Markets, Productivity, and Happiness in a Historical Perspective

Optimal Pricing: The Marginal Cost Theory Put to the Test (1943-1951)

Mueller Thomas , Université Paris 8
Fèvre Raphael, Université Côte d'Azur

After the Second World War, the optimal pricing of natural monopolies quickly became an important debate on an international scale. The welfare enhancing properties of marginal pricing started to be widely discussed, especially among American and British scholars. Yet, the technical computation of marginal costs also became a major issue. It was unclear how to compute marginal costs, mainly in view of the discontinuities of the cost function. In the context of the reconstruction and of practically implementing a policy of marginal pricing, this technical debate also became a major political confrontation. Our contribution focuses on France, with particular reference to the so-called “Calais traveler’s paradox” and the emergence of a school of engineer-economists, capable of contributing at the same time to the theoretical debate and the practical implementation of pricing at marginal cost. This debate connects with the history of economic calculus and the rise of public economics and with larger debate concerning the socialist calculation, and the possibility to compute optimal (welfare enhancing) prices in front of market failures.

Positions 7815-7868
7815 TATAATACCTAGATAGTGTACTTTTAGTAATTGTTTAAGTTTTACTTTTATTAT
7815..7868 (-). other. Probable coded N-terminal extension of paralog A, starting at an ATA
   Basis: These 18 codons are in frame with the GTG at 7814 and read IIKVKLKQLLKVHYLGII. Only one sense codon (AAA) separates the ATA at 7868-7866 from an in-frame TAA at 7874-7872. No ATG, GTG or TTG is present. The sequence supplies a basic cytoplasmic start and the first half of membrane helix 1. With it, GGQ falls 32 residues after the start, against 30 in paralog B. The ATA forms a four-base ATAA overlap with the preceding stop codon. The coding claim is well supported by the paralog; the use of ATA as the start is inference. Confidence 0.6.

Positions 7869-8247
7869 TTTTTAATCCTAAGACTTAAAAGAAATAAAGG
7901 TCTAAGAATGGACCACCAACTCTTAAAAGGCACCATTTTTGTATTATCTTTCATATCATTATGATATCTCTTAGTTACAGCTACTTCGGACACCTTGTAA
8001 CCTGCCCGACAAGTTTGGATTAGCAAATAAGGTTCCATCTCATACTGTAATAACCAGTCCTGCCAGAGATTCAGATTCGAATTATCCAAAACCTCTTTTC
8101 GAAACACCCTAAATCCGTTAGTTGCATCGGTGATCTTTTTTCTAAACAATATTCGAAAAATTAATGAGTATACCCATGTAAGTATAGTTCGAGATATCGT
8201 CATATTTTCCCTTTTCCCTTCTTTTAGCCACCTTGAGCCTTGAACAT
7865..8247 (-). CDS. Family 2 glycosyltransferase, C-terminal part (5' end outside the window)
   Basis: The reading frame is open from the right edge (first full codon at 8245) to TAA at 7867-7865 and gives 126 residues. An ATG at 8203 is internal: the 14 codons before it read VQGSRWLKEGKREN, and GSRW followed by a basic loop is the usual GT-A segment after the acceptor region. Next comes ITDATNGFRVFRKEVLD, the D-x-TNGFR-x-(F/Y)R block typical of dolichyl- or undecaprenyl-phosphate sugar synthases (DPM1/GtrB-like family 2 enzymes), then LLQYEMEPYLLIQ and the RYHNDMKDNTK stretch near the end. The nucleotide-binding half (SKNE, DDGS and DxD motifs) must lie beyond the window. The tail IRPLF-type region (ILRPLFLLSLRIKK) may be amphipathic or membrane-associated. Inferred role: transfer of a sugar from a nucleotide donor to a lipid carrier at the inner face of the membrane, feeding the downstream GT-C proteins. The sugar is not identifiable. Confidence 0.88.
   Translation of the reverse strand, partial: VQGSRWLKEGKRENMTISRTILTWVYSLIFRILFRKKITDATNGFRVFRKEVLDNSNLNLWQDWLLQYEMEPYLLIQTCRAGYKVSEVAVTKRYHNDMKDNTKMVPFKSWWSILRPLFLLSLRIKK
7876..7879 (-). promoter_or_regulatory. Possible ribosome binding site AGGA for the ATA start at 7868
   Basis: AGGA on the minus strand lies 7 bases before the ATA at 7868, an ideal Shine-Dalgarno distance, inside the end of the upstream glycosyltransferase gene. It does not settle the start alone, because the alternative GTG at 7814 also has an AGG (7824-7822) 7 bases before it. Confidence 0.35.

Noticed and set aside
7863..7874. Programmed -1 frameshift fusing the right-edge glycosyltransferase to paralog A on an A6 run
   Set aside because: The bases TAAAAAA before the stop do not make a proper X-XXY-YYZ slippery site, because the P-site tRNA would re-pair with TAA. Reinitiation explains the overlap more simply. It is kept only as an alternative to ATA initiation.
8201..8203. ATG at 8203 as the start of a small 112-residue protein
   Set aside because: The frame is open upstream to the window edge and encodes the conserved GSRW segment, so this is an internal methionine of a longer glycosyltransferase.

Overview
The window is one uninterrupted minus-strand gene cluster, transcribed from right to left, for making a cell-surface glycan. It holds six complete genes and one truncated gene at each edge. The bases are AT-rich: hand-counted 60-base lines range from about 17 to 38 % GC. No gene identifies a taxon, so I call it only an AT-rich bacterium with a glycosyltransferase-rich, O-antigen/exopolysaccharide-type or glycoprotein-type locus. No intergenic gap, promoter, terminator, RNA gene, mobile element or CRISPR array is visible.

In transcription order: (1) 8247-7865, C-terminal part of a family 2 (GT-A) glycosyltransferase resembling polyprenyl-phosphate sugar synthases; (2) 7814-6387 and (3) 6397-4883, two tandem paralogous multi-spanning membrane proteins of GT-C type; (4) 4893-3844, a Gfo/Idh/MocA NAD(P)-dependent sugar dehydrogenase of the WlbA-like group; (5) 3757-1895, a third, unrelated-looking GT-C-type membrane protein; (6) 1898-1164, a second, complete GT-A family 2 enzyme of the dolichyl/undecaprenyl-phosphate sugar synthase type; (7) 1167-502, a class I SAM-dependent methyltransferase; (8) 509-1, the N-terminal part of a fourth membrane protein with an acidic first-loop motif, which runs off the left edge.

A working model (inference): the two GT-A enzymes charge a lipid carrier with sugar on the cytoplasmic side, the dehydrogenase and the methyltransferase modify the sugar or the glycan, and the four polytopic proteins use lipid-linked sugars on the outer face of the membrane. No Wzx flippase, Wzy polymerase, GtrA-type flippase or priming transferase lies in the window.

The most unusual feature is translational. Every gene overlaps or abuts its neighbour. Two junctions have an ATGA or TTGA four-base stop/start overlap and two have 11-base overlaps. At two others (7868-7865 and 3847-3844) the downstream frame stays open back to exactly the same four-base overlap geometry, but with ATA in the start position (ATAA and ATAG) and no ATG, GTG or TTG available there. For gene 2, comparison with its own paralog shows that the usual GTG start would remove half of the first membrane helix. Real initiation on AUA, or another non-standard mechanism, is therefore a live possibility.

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Keywords: Allais, Boiteux, marginal cost, electricity pricing, French economic engineers

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